BallotReady Wins Social Innovator Award at Chicago Innovation Awards

The site, founded by two UChicago alumni, aims to help educate voters.


Ballotready’s website

By William Yuen Yee, Contributor

Last Monday, BallotReady was awarded the Social Innovator Award at the 17th annual Chicago Innovation Awards. The Chicago startup, which creates online election voter guides, was founded by two University alumni, CEO Alex Niemczewski (A.B. ’09) and COO Aviva Rosman (A.B. ’10, M.P.P. ’16).

According to their corporate website, BallotReady’s mission is “to make democracy work the way it should by informing voters on their entire ballot.” The company aggregates content from a variety of media sources to compile nonpartisan information about political candidates and referendums on voter ballots.

100 finalists were selected from a pool of more than 500 nominees. The panel of judges, which included leaders from numerous Chicago area companies and nonprofits, then selected this year’s winners

In an interview with The Maroon, Niemczewski expressed gratitude for the award.

“It’s really nice to be recognized by the Chicago community in that way, especially since we are so young as a company,” Niemczewski said. “It’s nice to see recognition of our growth.”

Niemczewski and Rosman hatched the idea at the Institute of Politics in December 2014. The IOP gave them consulting advice, an office space, and a $400 grant to begin early development on the project.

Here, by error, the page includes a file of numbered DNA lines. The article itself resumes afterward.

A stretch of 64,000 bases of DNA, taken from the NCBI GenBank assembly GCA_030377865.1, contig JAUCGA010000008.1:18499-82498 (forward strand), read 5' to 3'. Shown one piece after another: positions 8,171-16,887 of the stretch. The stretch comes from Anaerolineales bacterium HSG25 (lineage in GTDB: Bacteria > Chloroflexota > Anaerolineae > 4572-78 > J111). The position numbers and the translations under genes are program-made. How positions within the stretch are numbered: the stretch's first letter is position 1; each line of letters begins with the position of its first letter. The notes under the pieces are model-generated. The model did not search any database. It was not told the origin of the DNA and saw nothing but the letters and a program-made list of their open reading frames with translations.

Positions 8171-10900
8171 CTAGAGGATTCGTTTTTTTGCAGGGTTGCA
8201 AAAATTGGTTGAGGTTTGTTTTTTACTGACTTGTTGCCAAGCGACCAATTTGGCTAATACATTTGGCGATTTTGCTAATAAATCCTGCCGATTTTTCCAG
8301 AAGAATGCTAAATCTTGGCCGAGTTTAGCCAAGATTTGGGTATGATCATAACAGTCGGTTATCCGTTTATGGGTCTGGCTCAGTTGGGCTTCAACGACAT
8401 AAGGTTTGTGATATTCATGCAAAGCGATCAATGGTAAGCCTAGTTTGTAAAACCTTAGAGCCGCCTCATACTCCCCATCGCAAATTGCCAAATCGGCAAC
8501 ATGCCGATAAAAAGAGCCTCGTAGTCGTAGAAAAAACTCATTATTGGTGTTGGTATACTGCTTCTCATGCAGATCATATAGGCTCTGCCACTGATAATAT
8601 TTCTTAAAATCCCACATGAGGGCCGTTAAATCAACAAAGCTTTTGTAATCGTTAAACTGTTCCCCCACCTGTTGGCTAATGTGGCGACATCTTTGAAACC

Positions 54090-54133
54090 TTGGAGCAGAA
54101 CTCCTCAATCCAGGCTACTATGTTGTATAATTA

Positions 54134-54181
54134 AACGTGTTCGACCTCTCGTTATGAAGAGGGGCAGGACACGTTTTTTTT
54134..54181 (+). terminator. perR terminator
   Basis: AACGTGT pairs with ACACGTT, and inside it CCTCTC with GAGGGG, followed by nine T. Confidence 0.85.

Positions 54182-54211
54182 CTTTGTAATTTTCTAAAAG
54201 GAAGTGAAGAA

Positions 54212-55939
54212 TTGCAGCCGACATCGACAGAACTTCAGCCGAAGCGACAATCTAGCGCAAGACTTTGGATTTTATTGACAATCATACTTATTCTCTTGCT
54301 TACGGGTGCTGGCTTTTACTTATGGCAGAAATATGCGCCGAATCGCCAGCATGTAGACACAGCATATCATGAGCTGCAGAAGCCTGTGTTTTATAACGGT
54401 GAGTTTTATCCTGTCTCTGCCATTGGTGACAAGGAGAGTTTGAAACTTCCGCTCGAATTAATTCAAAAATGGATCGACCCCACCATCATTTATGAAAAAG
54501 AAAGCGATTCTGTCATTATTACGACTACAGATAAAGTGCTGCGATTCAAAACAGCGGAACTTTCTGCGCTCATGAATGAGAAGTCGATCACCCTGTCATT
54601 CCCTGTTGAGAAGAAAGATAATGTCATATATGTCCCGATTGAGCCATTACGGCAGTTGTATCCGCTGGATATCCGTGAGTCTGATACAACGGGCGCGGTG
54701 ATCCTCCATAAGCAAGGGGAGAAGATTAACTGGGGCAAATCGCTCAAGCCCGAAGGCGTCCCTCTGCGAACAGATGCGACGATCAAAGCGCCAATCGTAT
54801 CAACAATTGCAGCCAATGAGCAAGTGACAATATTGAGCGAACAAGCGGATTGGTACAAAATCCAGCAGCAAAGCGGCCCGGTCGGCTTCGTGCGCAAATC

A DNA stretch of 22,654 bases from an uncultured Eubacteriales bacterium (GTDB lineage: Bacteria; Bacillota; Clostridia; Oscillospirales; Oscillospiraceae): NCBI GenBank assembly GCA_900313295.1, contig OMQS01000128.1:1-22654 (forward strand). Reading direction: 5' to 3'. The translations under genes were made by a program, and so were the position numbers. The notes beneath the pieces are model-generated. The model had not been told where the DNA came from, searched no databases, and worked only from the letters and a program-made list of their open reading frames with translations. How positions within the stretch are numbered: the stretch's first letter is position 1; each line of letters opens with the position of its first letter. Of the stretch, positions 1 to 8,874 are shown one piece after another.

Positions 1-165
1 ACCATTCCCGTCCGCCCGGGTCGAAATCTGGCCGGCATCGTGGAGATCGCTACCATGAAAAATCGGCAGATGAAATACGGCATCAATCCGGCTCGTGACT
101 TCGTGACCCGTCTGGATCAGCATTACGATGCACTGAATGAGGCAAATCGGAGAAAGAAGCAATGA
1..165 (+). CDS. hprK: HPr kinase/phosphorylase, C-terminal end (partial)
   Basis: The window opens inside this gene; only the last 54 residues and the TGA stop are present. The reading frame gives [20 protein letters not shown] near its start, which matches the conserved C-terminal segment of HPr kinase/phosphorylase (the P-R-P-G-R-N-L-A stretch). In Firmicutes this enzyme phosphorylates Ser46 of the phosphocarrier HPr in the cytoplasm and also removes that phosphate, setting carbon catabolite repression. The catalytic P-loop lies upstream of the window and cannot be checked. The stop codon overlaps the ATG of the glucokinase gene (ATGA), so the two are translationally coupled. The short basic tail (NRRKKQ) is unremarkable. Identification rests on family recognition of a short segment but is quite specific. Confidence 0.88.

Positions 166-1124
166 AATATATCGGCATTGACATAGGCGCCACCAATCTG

Niemczewski admitted the inspiration for the company arose from her own status as an uneducated voter.

“Before the last midterms, I knew who I wanted to vote for at the top of the ballot, but I knew my ballot was going to be really long,” Niemczewski said. “I made a site just for me to keep track of everything that would help with that. So, basically, I had this problem myself.”

However, she quickly found that she was not alone in feeling overwhelmed and unprepared to go to the polls. In April 2015, BallotReady ran a test run in Chicago’s April 2015 mayoral runoff election, operating on a budget of $180 with just three staff members.

Niemczewski recalled the self-doubt and anxiety, among other challenges, of the initial startup phase.

“Are we going to exist in a month? Like, are we going to be able to pay ourselves soon?” Niemczewski said. “Especially in the beginning, when we didn’t have funding, or we barely had any funding…failing felt very imminent.”

In May 2015, the company won the Polsky Center’s John Edwardson Social New Venture Challenge, receiving $30,000. A month later, the company received more money from the George Shultz Innovation Fund.

To date, BallotReady has raised more than $2.3 million in funding, hires 100 remote employees seasonally alongside its regular staff of 20 full-time workers, and features data on candidates and elections in all 50 states.

However, the company has no plans to stop expanding.

“We want every voter to turn out in every election and complete their entire ballot without guessing,” Niemczewski said. “We want democracy [to] work the way it should, which is that people are informed about everything.”